The Captain of the ship is one of my favourite characters in all of Fielding’s writing, possibly because he is directly drawn from real life. He is an old man himself, formally a privateer and he wears his military cockade with inordinate pride. It seems that Fielding wants to ridicule the captain, paint him as someone who cannot read the wind as well as he wishes and who is impossibly proud and imperious in his position of captain but he can’t bring himself to do it. Part of this is Fielding’s understanding that as an immobile, grumpy and opinionated person, he is a very difficult passenger and that the captain has to put up with a lot. This element of their relationship comes to a climax after Fielding threatens to shove a bottle up the arse of a sailor who is irritating him - although this causes a big row and nearly has Fielding leaving the ship as soon as possible, it leads him to reflect on how much the captain treats his sailors as a family and how much he cares for them and stands on their side. 

This care extends to the animals on the ship and there is a very funny moment when all activity stops when a cat falls out of the cabin window, with the captain very emotional and his bo’sun stripping down and diving into the sea to rescue him. In a ‘Final Destination’-esque twist, the cat ends up suffocating under a feather bed before the voyage is out. Again the captain is inconsolable.

The captain’s love extends even to the ship itself, in particular the little ship-to-shore boat. It is another running joke in the book that the captain will not let the boat launch under any circumstance, so loath is the captain to see it floating on the ocean. There are many occasions where launching the little boat would have been of great help but it is never launched. Although Fielding would like to attribute this to the captain’s love, he is also willing to concede it may be because it is very hard to get sailors back onto a ship once they have found a nice pub on shore.

On one of the many forced stop-overs, the Fieldings find themselves the guests of friendly Isle of WIght Landlady, Mrs Francis. She is a shrieking, unwelcoming harridan with the meekest husband there ever was, ‘as it was impossible to displease him, so it was impossible to please her.’ Fielding has a particular problem with the way she constructs her bills; charging him separately for cooking, dressing and preparing a dinner - three jobs which to him are the same. She also has a habit of charging for things like candles that they haven’t used and for pricing all these services a little more each day. While she probably wasn’t the most welcoming landlady, at least she provided him with good material.

There is one moment of total beauty. As they near Lisbon they see the sun set on one side of the boat and the moon rise on the other. This is described as one of those numinous moments, the last gasp of heaven for Fielding to see.

Finally, they reach Lisbon. There they have to go through a lengthy and tedious customs process before embarking and entering the city. Fielding, ever the grump, declares it ‘the nastiest city in the world’ unfortunately for us, he won’t have to live there for very long.


Sunday, 17 November 2013

CBC Discovery Day and Georgians Revealed at the British Library


On Saturday I took myself to the CBC Discovery Day II and talked about ‘Odes to the Big City’ with an agent. I also went along to the British Library to see their ‘Georgians Revealed’ exhibition.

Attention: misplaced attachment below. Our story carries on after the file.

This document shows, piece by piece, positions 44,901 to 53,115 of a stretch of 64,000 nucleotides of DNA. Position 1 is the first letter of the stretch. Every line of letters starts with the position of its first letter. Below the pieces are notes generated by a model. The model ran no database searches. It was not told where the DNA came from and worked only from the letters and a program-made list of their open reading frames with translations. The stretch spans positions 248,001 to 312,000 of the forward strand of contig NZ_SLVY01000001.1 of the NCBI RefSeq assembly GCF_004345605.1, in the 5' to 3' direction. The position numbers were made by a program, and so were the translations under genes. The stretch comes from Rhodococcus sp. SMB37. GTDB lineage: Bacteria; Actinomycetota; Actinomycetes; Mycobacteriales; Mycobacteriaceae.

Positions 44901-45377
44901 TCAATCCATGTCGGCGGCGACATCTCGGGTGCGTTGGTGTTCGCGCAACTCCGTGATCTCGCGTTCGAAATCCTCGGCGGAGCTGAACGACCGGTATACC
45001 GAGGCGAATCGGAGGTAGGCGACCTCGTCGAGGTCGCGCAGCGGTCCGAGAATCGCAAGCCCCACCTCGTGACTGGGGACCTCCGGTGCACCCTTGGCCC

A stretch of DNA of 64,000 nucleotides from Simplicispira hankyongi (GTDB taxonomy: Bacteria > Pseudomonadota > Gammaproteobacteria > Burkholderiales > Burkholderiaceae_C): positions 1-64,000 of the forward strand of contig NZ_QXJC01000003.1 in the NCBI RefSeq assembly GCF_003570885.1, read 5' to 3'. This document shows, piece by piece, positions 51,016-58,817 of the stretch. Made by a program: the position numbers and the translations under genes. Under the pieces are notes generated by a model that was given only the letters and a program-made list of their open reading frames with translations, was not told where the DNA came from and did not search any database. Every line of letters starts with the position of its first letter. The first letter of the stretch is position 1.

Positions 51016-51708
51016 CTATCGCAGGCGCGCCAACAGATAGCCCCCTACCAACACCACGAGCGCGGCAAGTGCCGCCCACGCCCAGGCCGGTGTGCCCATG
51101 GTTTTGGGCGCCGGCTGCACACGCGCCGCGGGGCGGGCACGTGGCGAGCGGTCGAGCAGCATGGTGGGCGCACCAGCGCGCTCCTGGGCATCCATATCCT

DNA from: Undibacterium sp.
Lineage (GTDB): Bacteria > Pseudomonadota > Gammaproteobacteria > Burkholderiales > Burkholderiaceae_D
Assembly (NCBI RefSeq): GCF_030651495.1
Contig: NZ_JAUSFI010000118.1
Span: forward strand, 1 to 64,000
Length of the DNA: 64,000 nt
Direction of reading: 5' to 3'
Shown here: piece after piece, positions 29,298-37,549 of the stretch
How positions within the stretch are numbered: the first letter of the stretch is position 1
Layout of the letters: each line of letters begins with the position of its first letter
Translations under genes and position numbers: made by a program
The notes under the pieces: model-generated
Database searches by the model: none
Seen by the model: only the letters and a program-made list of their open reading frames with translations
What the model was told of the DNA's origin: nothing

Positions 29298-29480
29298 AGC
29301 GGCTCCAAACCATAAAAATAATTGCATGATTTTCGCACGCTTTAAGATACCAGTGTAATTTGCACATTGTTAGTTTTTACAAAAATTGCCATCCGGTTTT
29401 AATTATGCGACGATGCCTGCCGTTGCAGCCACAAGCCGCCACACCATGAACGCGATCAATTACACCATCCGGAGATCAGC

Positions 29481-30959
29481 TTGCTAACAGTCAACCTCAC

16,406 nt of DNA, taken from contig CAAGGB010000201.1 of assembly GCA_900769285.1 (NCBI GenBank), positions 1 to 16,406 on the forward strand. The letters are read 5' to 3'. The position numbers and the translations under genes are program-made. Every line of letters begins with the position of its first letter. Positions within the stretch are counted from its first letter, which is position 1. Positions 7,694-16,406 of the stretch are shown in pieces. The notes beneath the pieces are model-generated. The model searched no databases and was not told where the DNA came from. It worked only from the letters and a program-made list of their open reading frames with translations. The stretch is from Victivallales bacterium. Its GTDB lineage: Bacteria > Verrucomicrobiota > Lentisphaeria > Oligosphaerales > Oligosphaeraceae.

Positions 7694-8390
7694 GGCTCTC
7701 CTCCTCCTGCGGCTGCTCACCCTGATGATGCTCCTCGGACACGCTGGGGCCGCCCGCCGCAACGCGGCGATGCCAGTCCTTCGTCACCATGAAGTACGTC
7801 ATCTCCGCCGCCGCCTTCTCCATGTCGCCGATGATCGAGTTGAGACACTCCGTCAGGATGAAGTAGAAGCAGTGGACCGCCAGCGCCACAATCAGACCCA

First was my trip to Foyles. I took my new disgusting ‘tache, first page of my book and some scribbled notes and presented them to Anna Davis of Curtis Brown (who also happened to be the person I spoke to last time). This time I had been organised enough to book myself a place.

I gave her a warning, telling her that I was pitching what every agent must surely be looking for, an eighteenth century picaresque novel. I then outlined poor old Sidney and his plight and emphasised links between the eighteenth century and the twenty-first that would make the book relevant to a modern reader. I compared Grub Street and the unlicensed print explosion to the internet and the similar fears both created. I compared crowdfunding with subscription and I noted that the gap between rich and poor was widening into eighteenth century proportions. Then I showed her my page.

She read it and I tried not to watch her. She described the writing as ‘fun’ and ‘lively’, both words she used about ‘Death of a Dreamonger’. She said I had no issues with my ability to write interesting and readable prose, even when I was trying for a more eighteenth century register. She said the writing was like a rich pudding and enjoyable as it is in parts, it might be too heavy to sustain for a novel.

She then gave me some things to bear in mind as I wrote. That I should make sure the through-line of the plot is very strong and that I should tell some of the story in my high eighteenth century register but drop into something more modern as well. She was pleased when I confessed I couldn’t write dialogue in an eighteenth century style (either large chunks of speech or reported speech) and said that I had to make sure the book was more than an eighteenth century novel. She told me some modern historical novels to look at.

Then she told me she thought the title weak. I have always had a problem with titles.



Next I went to the British Library with a friend to see the exhibition there.

It was pretty brilliant, there was the thrill of seeing Jane Austen’s own tiny spectacles and a few genuine clothes, shows, tea equippage of the era. I loved the miniature children’s library with books like this;


The object that made us laugh the most was a trunk where a regency rake had shoved all his bills throughout his life, leaving them all to a friend before scarpering to the continent. It was the details like that which brought the exhibition to life.